16th.-Lay long in dreams, and much troubled at my heart with the great owl I did kill last night while driving in Walthem. So drest myself, and back to the stump where, very sad, I left him. But, lo, the big bird was gone! Yet I know he must be dead for he did hoot violently when I to pick him up and then he to cough up some mouse's parts and then to close his white eyes and hoot no more. This I do not like too much for I have heard evil things of those witchy birds.
Thence back to the Tower and very glad to open some letters and see I am taken in at Oxford, October next. Yet I have not heard much of Wadham College save it looks a pretty ruin with fresh gardens. This is a virtue I like very much for it will be fine in the Spring, and did not many a rich philosophy begin in a garden? By and by comes ___ and, all a bubble, brings me his album; a mighty fine job it is, yet, bless my soul, for an address book ten dollars 'is very steep.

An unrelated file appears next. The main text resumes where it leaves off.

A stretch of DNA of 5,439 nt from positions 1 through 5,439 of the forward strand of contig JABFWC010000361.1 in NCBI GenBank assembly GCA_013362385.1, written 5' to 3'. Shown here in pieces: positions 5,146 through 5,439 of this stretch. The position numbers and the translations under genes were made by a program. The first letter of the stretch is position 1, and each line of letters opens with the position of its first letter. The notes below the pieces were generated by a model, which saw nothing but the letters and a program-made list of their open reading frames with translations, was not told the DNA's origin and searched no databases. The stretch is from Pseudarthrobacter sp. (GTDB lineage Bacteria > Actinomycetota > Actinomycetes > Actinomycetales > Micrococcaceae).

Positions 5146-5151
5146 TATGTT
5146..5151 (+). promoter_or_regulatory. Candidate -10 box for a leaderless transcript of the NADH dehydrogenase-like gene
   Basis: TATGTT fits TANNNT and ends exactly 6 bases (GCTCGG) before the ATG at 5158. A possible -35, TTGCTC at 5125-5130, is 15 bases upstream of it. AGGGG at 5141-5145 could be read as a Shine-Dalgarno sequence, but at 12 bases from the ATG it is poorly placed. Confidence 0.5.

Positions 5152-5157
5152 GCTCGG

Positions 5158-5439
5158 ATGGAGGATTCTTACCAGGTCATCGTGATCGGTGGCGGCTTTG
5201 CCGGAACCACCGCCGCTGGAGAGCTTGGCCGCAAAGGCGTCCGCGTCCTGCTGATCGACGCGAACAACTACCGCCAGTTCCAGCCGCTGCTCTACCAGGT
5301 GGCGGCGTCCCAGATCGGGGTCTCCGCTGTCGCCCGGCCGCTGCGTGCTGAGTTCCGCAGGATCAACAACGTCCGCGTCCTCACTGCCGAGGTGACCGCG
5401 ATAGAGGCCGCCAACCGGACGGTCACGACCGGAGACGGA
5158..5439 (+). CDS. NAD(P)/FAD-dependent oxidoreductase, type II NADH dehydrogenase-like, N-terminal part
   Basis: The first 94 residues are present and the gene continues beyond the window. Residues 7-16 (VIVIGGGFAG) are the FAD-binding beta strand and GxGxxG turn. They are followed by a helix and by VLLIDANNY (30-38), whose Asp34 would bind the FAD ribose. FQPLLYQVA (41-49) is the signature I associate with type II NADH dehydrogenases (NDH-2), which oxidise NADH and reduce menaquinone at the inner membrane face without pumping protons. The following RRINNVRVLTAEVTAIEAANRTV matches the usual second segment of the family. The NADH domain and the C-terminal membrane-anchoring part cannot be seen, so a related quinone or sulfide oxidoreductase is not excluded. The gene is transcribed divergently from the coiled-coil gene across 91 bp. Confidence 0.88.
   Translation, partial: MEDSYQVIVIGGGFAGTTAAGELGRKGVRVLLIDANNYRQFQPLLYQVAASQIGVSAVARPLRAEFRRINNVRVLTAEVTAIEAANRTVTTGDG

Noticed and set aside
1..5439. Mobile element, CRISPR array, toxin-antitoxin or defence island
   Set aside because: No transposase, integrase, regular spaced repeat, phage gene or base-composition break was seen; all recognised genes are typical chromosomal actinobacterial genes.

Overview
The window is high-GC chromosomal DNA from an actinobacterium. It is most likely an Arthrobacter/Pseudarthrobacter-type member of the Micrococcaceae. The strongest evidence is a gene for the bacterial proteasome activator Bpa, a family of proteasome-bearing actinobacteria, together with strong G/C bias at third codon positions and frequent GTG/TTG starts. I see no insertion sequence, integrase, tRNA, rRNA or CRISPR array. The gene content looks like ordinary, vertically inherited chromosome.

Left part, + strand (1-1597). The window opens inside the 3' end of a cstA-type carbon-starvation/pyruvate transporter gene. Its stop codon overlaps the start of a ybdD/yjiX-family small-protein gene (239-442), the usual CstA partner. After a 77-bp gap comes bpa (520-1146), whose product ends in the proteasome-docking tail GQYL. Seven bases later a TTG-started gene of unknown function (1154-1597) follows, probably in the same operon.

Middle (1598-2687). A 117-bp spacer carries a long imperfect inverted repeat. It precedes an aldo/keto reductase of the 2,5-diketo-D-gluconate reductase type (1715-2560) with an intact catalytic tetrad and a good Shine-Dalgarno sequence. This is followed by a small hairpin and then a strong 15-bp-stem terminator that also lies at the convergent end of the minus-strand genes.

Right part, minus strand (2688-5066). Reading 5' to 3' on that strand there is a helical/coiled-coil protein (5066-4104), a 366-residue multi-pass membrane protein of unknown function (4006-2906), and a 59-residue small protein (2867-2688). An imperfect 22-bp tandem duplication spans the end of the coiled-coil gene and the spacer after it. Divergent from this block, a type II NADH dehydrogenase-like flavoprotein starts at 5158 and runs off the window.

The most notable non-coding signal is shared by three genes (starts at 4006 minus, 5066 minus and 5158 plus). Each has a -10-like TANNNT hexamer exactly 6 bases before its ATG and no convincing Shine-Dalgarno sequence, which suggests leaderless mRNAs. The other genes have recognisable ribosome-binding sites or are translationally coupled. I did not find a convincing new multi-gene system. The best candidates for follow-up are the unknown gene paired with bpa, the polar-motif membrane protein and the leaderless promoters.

So to lunch a Dunster and sate next who wishes I had brought the owl back with me as he is an expert in such things and would stuff him even for the Tower but I do not like stuffed things about, even wise owls. Thence all afternoon to snoop about Emerson and say many fine things to the secretary but she, very foxy, does not tell me how well my examinations I did. So I to drown my sorrow with "Desire" at the flickers: So much drivel.
By and by in the evening without to Concord and sate there, under little moonlight, by the River and talked and ate and drank. And I much pleased to hear one so young read so many noble things. This I set down:
"Capacity for the nobler feelings .... in the majority of young persons .... speedily dies away if the occupation to which their position in life has devoted them .... (is) not favorable to keeping that capacity in exercise. Men lose their higher aspirations as they lose their intellectual tastes, because they have not time or opportunity for indulging them...."